Published by: Tynedale
Published on: August 17, 2012
Page Count: 400
My Reading Format: Review copy sent to me by the publisher for consideration.
Available Formats: Paperback and eBook
She Reads Selection: Man in the Blue Moon is the November 2012 selection for the She Reads Book Club. Check out their website for more information about this book and to find reviews by other members of the She Reads network.
World War I is raging in Europe, but Ella, a mother of three, is in Florida waging a personal battle for her family’s survival. She does not know where her opium addict husband is, her youngest son is horribly sick and, as if that wasn’t bad enough, she is a just a hair’s breadth away from losing her store and the family’s only source livelihood to foreclosure. It was at that time that Lanier arrives in town. That he is distantly related to her absent husband does not help his cause, but after he heals her son and then agrees to help her clear the timber on the land her father passed down to her, she begrudgingly allows him to stay. Her small town most certainly takes notice and soon she finds that she’s not just fighting to keep her property from the the town’s corrupt banker, she has to worry about her reputation and the respect of sons as well.
I don’t typically read Christian fiction, so when I noticed that this book was published by Tynedale, I approached the book tentatively. I do not like to be preached at when I read, no matter who is doing the preaching about what. I am happy to report that there was no need for worry. There was a spiritual component to Man in the Blue Moon, but it was simply part of the fabric of Southern life. In fact, Reverend Simpson, who’s patience with his wife reminded me of Nels Oleson, was one of my favorite characters. When he finally said his peace, it was just what Apalachicola needed.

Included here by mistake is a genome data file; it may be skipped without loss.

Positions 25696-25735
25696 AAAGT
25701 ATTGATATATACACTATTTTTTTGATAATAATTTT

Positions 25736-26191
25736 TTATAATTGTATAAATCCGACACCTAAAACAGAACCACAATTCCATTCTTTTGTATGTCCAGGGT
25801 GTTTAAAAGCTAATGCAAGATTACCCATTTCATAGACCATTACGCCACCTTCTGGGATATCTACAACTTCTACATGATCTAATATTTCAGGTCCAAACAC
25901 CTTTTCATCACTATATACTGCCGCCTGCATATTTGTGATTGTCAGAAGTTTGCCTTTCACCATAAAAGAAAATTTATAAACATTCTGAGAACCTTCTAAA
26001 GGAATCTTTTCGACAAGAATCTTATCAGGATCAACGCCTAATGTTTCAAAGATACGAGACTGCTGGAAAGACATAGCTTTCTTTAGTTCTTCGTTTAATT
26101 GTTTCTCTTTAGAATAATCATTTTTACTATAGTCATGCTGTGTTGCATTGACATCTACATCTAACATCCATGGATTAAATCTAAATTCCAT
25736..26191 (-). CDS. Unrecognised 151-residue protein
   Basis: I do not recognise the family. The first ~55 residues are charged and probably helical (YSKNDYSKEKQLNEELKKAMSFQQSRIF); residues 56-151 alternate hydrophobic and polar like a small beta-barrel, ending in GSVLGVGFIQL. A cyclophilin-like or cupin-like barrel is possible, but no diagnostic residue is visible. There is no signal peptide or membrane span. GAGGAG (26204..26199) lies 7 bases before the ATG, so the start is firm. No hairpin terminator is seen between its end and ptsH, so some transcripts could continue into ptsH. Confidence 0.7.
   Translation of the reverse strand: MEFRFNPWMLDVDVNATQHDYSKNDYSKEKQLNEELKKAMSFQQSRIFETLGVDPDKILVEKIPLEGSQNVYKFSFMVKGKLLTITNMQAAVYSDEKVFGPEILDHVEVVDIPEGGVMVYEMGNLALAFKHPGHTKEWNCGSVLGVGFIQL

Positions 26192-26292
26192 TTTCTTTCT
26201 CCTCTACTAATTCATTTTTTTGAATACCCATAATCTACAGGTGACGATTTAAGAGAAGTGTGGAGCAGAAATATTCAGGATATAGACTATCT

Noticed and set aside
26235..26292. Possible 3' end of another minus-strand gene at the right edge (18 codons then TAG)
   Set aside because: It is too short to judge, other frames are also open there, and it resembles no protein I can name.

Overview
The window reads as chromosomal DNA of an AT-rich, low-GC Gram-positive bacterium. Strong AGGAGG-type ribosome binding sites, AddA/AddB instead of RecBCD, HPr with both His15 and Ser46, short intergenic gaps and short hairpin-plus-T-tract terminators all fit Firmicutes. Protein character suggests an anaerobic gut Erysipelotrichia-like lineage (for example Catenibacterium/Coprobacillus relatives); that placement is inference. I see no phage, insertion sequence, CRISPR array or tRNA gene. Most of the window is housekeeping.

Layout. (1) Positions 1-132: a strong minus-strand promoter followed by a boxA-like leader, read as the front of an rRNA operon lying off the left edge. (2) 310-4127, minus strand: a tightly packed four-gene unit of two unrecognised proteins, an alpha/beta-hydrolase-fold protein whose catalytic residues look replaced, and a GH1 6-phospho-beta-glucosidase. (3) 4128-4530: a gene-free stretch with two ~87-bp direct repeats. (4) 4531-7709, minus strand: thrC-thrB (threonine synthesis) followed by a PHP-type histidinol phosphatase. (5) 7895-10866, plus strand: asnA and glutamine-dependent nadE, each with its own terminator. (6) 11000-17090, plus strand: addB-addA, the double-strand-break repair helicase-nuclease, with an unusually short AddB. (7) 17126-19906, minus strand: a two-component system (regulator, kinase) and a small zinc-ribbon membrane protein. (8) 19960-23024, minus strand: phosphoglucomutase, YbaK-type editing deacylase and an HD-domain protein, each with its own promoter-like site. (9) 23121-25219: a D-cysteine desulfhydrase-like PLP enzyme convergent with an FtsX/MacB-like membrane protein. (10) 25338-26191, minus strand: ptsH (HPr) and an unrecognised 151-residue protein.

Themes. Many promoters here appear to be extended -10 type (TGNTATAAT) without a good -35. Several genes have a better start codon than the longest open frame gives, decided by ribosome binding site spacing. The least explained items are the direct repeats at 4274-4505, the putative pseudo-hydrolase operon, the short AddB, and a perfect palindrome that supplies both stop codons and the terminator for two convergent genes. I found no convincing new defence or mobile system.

From the very beginning, I empathized with Ella. She is a mother at the end of her rope. She deeply loved her sons and, despite his many faults, her husband. Still, she couldn’t help but reflect on what might have been in her life had she listened to those who loved her before she loved Harlan. Lanier is also a character living with or, more appropriately, hiding from regrets. I liked what Michael Morris did with these two characters throughout the novel. There was no easy comfort between them. There couldn’t be. Lanier does all that he can to prove that he’s a good man, but the way in which he heals the worst illnesses and injuries is unsettling. Like Ella, I wanted to believe in him, but I had to hold back until I knew more. In the end, I was like Keaton. I couldn’t overlook the way in which he championed a cause that was not his own and didn’t allow even the most horrendous setback to get up and leave town because he could.
Fans of Southern fiction will enjoy Man in the Blue Moon. It has all the right elements, small towns, busybody neighbors, healers, history, and a fight against injustice. While there were certain parts of the novel that felt slow, I was invested in Ella’s story from the beginning. I enjoyed Micheal Morris’ writing, which eased me into Apalachicola. His characters filled the town perfectly, giving it personality and history. Best of all, I enjoyed the ending. The last sentence, which told me all I needed to know about Ella’s future, left me with a smile.